The parts of the country that we now passed through had not yet been destroyed by the enemy, but everywhere else the houses and farms were burnt and ruined in the most barbarous way. We were very anxious, therefore, to cut off the enemy's advance. They were camped to the north-west of Boesmanskop. A strong Boer guard occupied this kopje--the, only one in the neighbourhood; for the rest, the surroundings were the ordinary Hoogeveld with its mounds. We pushed up in a long line over a 'bult' that ran north-west of Boesmanskop. Our guns--only a few, as most had been sent away to be repaired--stood on top of this mound without any cover. Lieutenant Odendaal, a very brave gunner, did not like kopjes, but always placed his cannon on a mound, as the enemy's guns always fired too short or too long on account of the misleading distances. They did so in this instance, and the bombs flew far beyond us. Corporal Botman ordered me to stay with the horses at the foot of the 'bult,' while the burghers crept on to the top a few hundred paces further, expecting eventually to charge the enemy. Suddenly I heard, twice over, a noise like that of a train in the distance. My brother told me afterwards how he had seen a detachment of the enemy storming Boesmanskop, and how the burghers waited until they were close by, and then beat them back completely with a twice-repeated salvo.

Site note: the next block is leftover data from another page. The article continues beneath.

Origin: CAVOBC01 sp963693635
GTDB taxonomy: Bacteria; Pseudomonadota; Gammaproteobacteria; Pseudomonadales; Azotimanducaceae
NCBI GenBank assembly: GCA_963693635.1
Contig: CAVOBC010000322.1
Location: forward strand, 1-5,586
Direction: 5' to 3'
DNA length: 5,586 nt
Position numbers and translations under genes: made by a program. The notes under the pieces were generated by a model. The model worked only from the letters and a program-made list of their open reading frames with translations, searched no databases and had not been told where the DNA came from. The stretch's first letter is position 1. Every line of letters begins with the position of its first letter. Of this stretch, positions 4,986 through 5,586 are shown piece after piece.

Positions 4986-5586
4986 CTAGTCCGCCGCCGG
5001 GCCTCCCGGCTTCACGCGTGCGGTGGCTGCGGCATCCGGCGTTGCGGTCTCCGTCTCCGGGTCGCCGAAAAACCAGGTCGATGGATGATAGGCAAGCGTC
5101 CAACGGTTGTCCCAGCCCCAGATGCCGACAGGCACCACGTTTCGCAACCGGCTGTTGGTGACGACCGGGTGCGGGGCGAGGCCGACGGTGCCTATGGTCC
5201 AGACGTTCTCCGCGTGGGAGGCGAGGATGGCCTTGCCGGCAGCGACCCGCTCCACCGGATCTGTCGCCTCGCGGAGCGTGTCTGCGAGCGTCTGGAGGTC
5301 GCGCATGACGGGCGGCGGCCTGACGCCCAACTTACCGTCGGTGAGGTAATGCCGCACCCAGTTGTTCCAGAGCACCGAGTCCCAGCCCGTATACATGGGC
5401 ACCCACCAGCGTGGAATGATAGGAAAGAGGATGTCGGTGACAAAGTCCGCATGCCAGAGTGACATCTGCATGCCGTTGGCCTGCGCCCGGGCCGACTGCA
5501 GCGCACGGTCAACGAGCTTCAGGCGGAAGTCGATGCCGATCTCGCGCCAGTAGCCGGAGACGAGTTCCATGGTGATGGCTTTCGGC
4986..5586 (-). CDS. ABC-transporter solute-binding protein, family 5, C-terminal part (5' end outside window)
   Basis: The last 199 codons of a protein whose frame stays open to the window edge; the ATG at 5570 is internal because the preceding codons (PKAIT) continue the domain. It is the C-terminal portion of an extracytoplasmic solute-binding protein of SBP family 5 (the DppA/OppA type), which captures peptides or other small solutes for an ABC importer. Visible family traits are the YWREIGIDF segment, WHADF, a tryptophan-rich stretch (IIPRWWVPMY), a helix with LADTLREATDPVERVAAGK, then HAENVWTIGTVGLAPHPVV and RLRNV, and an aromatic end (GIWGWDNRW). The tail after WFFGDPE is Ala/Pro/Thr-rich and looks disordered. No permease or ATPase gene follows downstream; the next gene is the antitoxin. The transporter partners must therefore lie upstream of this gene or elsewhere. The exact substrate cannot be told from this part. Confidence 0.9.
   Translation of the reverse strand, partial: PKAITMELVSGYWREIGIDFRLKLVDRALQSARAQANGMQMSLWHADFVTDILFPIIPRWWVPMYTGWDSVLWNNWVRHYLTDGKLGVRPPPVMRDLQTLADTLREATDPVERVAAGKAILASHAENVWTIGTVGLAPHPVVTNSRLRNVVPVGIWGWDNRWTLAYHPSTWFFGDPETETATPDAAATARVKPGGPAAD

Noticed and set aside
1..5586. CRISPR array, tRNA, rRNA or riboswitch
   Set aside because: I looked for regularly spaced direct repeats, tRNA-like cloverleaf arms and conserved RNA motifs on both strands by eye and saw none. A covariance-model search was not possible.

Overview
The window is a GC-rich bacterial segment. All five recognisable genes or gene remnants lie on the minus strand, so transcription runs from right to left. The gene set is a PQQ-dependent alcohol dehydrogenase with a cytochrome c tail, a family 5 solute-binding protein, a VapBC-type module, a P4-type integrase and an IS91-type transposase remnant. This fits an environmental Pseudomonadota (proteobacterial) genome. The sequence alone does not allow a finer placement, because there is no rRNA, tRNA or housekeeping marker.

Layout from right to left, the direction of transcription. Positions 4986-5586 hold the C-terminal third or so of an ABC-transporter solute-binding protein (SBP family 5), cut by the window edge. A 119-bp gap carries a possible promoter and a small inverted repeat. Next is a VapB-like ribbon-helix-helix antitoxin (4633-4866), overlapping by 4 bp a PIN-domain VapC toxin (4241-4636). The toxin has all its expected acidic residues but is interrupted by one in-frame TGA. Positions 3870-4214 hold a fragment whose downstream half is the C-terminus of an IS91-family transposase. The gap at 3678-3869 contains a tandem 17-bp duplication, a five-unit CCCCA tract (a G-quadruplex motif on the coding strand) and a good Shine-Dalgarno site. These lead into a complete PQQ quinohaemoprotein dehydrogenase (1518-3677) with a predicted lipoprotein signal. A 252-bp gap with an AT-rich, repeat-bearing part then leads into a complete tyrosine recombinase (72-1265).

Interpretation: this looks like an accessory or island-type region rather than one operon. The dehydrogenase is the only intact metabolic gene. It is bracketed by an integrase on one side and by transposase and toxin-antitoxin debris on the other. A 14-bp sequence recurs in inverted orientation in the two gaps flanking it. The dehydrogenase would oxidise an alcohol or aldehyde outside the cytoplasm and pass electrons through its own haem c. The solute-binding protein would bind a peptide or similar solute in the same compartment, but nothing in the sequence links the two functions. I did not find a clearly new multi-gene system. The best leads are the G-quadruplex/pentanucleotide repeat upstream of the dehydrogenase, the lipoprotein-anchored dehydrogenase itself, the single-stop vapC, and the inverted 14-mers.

For some time the guns of the enemy ceased firing, because, as I heard later on, Lieutenant Odendaal had shot down the gunners. When they made themselves heard again, they were more accurate in their aim; I most narrowly escaped the bombs. Four or five thundered around me in quick succession, as I fell and stooped and grasped the bridles of the rearing horses. Some of the horses pulled the bridles out of my hands and raced down the valley.

But the left wing of the enemy was surrounding us, and, like a swarm of birds that rise on the wing, the burghers fled back in among the tethered and the straying horses, and retreated as fast as they could. The enemy now bombarded Boesmanskop, so that the retreating burghers in the valley had a bad time of it with the bombs flying over their heads.